Tuesday, June 20, 2006

Another meme

I haven't been too good at posting on a regular basis. I simply haven't taken the time to do it. Work takes a lot of time - even though I sometimes take a break and spent it on the Internet, as just now ;-) - and in the evenings I hardly turn on the computer because I either have soccer practice/games to attend, want to enjoy the decent summer weather we have at the moment, and/or follow the World Cup games on TV (yes, I am a soccer freak, and I do enjoy watching soccer almost as much as playing it myself, although it is sad that Denmark is not among the participants in the current World Cup). Still, I do manage to spent a few minutes now and then catching up on some of the diabetes related blog that I like to read. One of them (http://lalashilolog.blogspot.com/2006/06/highs-and-lows-of-pumping-newbies.html) inspired me to make this post on the "Highs and lows of pumping".

I am approaching the end of the initial 3-month pump-try-out that I reluctantly agreed upon in March. I was set up on April 6 and my now have 2.5 months of experience and learning with pump therapy. As MDI therapy is still fresh in my memory, I cannot help to compare the two regimes.

Highs of pumping:
  1. A great advantage when I was in Prague for a conference in the beginning of May. Not knowing was to expect from lunch would have been a bit tricky with injections, as I preferred to use Actrapid (Regular) for meals, thus usually would do the injection 15-30 min. before starting to eat. With the pump it was just take a look on that lunch pack you were handed, estimate the amount of insulin needed to cover it and then GO!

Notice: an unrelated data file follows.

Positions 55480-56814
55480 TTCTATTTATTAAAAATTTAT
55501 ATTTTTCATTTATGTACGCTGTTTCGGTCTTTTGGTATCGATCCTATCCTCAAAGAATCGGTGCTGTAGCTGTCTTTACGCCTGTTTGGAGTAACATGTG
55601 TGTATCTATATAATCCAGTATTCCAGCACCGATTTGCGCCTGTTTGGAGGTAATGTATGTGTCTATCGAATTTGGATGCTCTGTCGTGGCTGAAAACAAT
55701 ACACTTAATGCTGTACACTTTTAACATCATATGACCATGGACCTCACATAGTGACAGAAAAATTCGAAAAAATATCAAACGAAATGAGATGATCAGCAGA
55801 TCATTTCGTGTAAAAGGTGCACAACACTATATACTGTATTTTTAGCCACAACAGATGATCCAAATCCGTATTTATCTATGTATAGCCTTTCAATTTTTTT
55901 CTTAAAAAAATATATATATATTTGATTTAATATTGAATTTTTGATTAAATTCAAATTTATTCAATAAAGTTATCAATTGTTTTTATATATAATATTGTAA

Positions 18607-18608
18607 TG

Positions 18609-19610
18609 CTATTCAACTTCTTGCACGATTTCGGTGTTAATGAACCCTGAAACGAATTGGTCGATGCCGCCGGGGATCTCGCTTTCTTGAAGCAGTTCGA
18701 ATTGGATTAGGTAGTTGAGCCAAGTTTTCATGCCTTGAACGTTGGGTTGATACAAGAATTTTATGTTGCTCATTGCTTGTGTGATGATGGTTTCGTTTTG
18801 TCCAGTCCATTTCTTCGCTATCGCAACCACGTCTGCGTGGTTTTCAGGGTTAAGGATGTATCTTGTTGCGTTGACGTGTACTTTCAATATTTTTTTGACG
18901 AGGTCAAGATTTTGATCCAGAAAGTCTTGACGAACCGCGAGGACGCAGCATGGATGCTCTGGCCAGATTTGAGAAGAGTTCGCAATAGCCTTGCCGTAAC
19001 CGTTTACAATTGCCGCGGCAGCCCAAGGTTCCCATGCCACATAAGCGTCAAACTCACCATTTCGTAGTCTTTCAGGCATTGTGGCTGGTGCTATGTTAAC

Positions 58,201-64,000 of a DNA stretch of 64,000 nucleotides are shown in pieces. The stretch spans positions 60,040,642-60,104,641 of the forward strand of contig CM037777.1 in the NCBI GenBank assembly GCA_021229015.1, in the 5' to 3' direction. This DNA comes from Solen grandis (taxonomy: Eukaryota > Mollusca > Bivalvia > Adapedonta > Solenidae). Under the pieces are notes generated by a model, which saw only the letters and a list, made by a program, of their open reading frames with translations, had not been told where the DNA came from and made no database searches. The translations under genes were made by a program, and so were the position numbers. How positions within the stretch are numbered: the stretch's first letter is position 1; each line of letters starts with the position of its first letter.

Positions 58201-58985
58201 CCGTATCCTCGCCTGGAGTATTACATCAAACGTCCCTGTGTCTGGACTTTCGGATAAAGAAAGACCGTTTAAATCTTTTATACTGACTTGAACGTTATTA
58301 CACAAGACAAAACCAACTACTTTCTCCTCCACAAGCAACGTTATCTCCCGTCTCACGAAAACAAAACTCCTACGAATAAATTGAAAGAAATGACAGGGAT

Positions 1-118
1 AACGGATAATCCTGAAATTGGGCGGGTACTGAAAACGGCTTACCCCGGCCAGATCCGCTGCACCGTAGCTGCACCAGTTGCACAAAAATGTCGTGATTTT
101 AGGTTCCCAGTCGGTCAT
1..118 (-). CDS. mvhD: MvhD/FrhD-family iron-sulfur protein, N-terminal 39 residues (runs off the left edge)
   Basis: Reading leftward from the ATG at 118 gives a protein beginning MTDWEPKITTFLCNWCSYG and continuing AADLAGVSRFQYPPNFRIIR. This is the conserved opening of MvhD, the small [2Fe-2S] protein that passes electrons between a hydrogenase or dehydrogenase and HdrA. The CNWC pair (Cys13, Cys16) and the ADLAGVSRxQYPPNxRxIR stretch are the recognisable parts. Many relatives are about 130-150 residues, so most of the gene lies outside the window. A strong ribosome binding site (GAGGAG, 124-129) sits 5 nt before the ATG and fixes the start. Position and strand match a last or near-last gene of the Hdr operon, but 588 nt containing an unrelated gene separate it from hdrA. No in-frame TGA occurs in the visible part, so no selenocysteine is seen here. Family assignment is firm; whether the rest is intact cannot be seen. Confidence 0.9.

2. Even more flexibility than I had with injections as far as to when and what I eat.
  3. Unexpected temptations (food-wise) can be handled - though when on injections, I would usually carry at least a fast-acting insulin pen with me, there have been time where I did not expect to be out during meal time and therefore did not bring any along, thus needing to moderate my intake of food significantly, or simply say no, because I could not bolus for it.
Lows of pumping:
  1. Adjusting the basals, parameter for the wizard function ect. is a living nightmare! When I started the pump, I did expect it to take some time before these things were settled, but I did not expect it to take as long as it did - it is actually not settled completely yet, though it is far more acceptable now than just a month ago. I know I ought to go through these fasts in order to check how the basals match my need, and I have completed the night-to-lunch fasts, but it has been hard and actually I ought to repeat them as I have changed the basals in order to get closer to my target range than the initial basal would get me. My problem with these fasts are that I am very active every day so I get hungry if I do not eat regularly. If I am fasting while hungry, I can't focus on what I should be doing (work ect.), which is not very effective. My nurse, Alice, understands this, fortunately, but her colleague, who started me up because Alice was on vacation, did not. She actually suggested that I just lay off some of the activity until the basals were set, but I argued against this for several reasons. First, and most importantly, I can't see how you can use resultsobtainedd on a "lazy day" to regulate the basals needed for usual week days where I bike 20-40 km and/or play soccer practicee or game)! Second, I do not have the patience to commute by city busses to get to work. I have had enough of commuting by train and busses the first years of my study, and as we don't have a car, I would rather spent 25-30 min. on my bike in the mornings and afternoons than twice the amount of time in different city busses to get from my home to work and back again.